Rubin's work provided evidence for the existence of dark matterJeremy Keith

Like many women, Vera Rubin faced hostility throughout her life when she revealed her scientific ambitions. After informing her high school physics teacher of her acceptance into Vassar, Rubin was met with the response: “That’s great. As long as you stay away from science, it should be okay.”

Rubin developed a passion for astronomy from a very young age, fascinated by the stars saw from the window of her childhood bedroom. With the help of her father, she constructed a telescope out of cardboard and began to observe meteors. Although rejected from Princeton’s astronomy programme on the grounds that they did not admit women, Rubin earned a bachelor’s degree in astronomy from Vassar and went on to obtain her PhD from Georgetown before beginning a lengthy research career.

In the late 1970s, Rubin observed that the outermost components of the galaxies she observed were moving as quickly as those very near to the centre – a perplexing discovery which appeared to contradict Newton’s laws of motion and the results of classical mechanics. This observation would later be recognised as one of the first pieces of evidence for the existence of dark matter in our universe.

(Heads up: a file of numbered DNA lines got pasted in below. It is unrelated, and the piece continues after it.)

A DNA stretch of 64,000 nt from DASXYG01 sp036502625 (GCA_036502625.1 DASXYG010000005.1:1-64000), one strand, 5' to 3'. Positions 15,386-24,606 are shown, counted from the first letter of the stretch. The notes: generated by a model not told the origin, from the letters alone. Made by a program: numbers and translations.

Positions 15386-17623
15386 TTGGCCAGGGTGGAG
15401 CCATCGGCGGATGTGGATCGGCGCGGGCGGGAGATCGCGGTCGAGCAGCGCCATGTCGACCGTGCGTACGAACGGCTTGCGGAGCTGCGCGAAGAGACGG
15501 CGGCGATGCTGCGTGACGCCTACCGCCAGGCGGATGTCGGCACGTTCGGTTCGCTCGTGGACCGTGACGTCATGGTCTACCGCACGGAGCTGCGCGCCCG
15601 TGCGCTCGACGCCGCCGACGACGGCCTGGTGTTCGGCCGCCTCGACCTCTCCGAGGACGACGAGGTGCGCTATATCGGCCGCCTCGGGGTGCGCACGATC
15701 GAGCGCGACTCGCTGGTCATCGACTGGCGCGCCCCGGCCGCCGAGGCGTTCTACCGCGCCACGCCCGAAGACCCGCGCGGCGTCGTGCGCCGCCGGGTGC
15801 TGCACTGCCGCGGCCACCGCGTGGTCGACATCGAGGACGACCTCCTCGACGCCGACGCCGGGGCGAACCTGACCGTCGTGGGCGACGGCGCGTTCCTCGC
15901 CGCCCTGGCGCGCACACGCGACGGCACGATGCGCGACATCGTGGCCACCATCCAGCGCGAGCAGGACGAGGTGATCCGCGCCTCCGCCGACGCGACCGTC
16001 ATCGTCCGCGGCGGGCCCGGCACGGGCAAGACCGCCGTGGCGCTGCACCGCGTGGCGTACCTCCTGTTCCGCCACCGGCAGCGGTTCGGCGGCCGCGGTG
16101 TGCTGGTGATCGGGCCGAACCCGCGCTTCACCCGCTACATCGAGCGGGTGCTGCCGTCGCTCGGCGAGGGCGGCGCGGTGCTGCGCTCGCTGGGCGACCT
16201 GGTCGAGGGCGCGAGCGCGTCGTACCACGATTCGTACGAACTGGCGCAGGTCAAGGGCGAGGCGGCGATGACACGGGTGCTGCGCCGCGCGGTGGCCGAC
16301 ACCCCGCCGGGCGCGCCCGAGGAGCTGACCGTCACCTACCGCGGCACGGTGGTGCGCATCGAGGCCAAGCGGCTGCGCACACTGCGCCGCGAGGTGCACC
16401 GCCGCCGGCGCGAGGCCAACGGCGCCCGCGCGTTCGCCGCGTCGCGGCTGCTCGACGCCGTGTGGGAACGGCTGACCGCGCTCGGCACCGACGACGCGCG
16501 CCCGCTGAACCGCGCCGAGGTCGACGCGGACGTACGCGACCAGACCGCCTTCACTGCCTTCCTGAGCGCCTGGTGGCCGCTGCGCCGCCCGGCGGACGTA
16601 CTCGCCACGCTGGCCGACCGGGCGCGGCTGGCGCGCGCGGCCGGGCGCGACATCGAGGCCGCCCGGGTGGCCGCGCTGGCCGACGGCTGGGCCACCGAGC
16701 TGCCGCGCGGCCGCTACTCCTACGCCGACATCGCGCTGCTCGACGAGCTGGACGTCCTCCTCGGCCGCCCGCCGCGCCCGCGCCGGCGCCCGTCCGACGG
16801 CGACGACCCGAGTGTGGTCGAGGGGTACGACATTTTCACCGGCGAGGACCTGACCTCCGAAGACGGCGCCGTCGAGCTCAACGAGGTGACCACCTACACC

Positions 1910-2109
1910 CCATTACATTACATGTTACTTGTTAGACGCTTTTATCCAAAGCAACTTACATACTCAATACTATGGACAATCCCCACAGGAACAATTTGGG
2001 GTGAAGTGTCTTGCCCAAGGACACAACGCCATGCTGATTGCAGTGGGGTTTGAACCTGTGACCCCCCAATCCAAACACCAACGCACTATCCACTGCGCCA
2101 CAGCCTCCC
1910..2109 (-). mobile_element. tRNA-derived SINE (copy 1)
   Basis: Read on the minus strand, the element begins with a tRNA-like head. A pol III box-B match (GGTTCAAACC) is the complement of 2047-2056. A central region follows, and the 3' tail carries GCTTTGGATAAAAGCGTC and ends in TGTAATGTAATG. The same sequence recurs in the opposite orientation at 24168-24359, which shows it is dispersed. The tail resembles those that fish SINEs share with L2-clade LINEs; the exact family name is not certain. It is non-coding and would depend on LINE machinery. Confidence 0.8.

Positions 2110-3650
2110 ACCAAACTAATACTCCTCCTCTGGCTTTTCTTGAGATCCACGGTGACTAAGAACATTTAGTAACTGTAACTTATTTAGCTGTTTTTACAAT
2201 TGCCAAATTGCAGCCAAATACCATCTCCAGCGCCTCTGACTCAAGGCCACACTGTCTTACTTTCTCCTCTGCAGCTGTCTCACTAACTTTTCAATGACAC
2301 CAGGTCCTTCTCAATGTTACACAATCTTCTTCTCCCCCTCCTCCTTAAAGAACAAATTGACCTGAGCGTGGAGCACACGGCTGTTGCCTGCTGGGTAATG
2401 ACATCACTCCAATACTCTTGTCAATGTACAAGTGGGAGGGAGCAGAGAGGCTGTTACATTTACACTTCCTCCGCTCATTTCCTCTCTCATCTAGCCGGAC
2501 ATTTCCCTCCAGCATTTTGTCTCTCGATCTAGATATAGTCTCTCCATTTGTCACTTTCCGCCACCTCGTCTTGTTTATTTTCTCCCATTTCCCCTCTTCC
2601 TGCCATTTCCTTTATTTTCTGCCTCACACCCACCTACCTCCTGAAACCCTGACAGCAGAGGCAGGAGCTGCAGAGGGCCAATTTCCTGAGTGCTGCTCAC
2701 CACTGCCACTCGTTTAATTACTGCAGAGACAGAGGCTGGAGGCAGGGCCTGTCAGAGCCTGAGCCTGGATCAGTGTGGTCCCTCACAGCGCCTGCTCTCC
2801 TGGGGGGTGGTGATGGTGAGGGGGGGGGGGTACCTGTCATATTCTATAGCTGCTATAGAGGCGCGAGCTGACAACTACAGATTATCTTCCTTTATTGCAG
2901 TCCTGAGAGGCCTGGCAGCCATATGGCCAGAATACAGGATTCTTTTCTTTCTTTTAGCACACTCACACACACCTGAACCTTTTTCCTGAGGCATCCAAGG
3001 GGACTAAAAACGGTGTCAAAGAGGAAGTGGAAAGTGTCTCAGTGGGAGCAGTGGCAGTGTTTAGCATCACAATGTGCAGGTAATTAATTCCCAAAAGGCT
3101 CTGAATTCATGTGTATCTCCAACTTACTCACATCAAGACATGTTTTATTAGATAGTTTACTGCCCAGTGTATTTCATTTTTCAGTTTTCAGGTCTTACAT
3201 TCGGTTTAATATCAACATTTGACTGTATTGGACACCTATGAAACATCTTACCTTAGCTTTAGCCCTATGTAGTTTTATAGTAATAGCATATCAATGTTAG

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In fact, Rubin’s calculations demonstrated that galaxies must contain at least five to ten times as much dark matter as ordinary matter. Although these theories surrounding dark matter were initially extremely controversial, the scientific community have since recognised Rubin’s work after further research and experiments took place, corroborating her data and conclusions.

Vera Rubin died in 2016, having never received the Nobel Prize that many of her colleagues claim she deserves for her revolutionary discoveries. No woman has received the Nobel Prize in Physics since 1963.

Described by fellow astrophysicists Faber and Bahcall as a “guiding light” for women who wished to have both families and careers in astronomy, Rubin spent her life advocating for women in science. Alongside Margaret Burbidge, she fought for more women to be elected to the National Academy of Sciences, describing the lack of progress for women in the field as “the saddest part of [her] life.”

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